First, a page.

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The customer is never right.

When you tell a Filipino merchant that the customer is always right, he or she is likely to say: "No sir, minsan mali din sila." Which is a total misreading of the expression.

That is a function of the fact that Filipinos are literal-minded. Figurative or metaphorical language doesn't work here. Filipinos interpret literally what people say.

In the United States, the saying "the customer is always right" is like a biblical command to retail establishments. Store owners know that profitability hangs on the purchasing decisions of customers. They know that without the customers, their business is doomed. The customer is king.

No such thing here. If the customer doesn't like what the merchant is selling, then "tough," the customer can take a hike. In fact, it's not uncommon for a Filipino merchant, instead of trying to satisfy a customer, to tell him or her to go elsewhere if he or she isn't happy with the merchant's wares.

If the customer is king in other free-market countries, here the buyer is at the bottom of the business totem pole. He has no clout. He can't be choosy, he can't make demands.

In the Philippines, the customer almost has no rights. For example, to return defective or unsatisfactory merchandise means the customer has to go through the eye of a needle. It's almost not worth the trouble to exchange or return merchandise.

Customer "service" is a misnomer because the average customer can't get any sympathetic assistance from a department store or service provider, much less in smaller establishments.

Hotlines are called that but they don't provide immediate service or relief to complaining customers. A hotline, by its nature, is supposed to provide urgent action.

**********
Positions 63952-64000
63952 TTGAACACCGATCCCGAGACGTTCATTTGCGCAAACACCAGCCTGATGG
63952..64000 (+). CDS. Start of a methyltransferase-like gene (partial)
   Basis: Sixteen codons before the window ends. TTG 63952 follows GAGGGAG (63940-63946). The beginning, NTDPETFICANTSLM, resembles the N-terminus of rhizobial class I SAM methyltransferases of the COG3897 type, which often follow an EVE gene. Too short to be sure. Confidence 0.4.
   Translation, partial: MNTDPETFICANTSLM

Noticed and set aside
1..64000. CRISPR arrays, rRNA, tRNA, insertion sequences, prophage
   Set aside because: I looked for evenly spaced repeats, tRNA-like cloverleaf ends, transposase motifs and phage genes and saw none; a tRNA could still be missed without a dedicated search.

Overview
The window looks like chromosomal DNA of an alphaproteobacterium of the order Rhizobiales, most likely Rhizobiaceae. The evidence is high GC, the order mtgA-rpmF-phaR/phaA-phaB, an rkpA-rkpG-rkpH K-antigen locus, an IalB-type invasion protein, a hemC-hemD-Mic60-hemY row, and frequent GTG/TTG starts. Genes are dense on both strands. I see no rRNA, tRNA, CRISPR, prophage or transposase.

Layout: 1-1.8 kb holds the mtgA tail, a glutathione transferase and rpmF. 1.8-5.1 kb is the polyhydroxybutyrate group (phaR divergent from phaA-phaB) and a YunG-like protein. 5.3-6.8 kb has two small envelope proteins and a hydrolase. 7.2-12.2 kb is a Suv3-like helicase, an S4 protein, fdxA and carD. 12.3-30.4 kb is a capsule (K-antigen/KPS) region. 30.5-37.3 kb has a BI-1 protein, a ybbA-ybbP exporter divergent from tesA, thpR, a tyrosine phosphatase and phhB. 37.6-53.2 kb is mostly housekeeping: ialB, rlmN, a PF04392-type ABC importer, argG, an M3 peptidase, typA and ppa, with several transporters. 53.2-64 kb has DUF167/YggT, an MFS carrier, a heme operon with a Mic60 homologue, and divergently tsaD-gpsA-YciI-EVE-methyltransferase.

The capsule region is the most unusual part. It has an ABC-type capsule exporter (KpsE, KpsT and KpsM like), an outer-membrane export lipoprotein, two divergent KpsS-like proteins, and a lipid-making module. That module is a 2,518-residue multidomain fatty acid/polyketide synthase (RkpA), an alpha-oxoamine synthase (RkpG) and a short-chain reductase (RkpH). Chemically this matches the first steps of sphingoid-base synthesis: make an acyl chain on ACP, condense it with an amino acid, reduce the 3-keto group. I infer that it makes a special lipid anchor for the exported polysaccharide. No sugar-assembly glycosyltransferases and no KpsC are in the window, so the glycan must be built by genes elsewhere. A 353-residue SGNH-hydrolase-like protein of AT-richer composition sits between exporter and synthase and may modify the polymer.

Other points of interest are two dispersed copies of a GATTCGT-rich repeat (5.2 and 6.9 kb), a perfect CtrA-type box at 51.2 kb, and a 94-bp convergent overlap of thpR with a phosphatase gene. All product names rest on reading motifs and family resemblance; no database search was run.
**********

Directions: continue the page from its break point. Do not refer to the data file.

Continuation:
But here in the Philippines, calling a hotline telephone number takes forever to get service. The caller has to go through several steps, which are sometimes unintelligible, before getting any satisfactory assistance. Please don't call them "hotlines" if they don't provide quick help or if they don't have real people answering them.

Indifferent service or a nonchalant attitude is the typical stance of service providers. Nobody cares about the customers' complaints. The customer gets the service he or she requires or deserves only when the business involved wants to provide it. It's almost like a conspiracy to deny customers satisfactory service.

As I wrote in an earlier column, SkyCable was down in my area for several days recently. The troubleshooters who came to check said the problem was "outside," meaning outside the homes of subscribers. That meant that it's the connection from the cable company that needed fixing.

The service finally got reconnected but the TV picture still freezes occasionally. And there have been no announcements, no explanations and no apologies from SkyCable for the extended interruption.

That's typical of how businesses treat customers. Unsympathetic, indifferent, uncaring, unconcerned, inconsiderate, and unrepentant.

Whether its the cable company, utilities like water and electricity, airlines, department stores, medical services (some doctors are like gods and their gatekeepers are often worse), or telephone company, indifference toward customers is the common attitude.

And, of course, the government bureaucracy is the worst. There, even the lowest functionaries (like clerks, janitors and security guards) behave like tyrants. It must be a global phenomenon, because the American writer Mary McCarthy called bureaucrats the "new tyrants."

There used to be a consumer advocate in the Philippines, Polly Cayetano, who defended buyers' rights. We should have new champions who will fight against the apathy of businesses and service providers toward the lowly customers.

We can't continue letting businesses get away with their indifference toward us customers. The customer shouldn't only be always right, he or she should be calling the shots.

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Title Annotation:Opinions and Editorials
Publication:Manila Bulletin
Date:Sep 9, 2015
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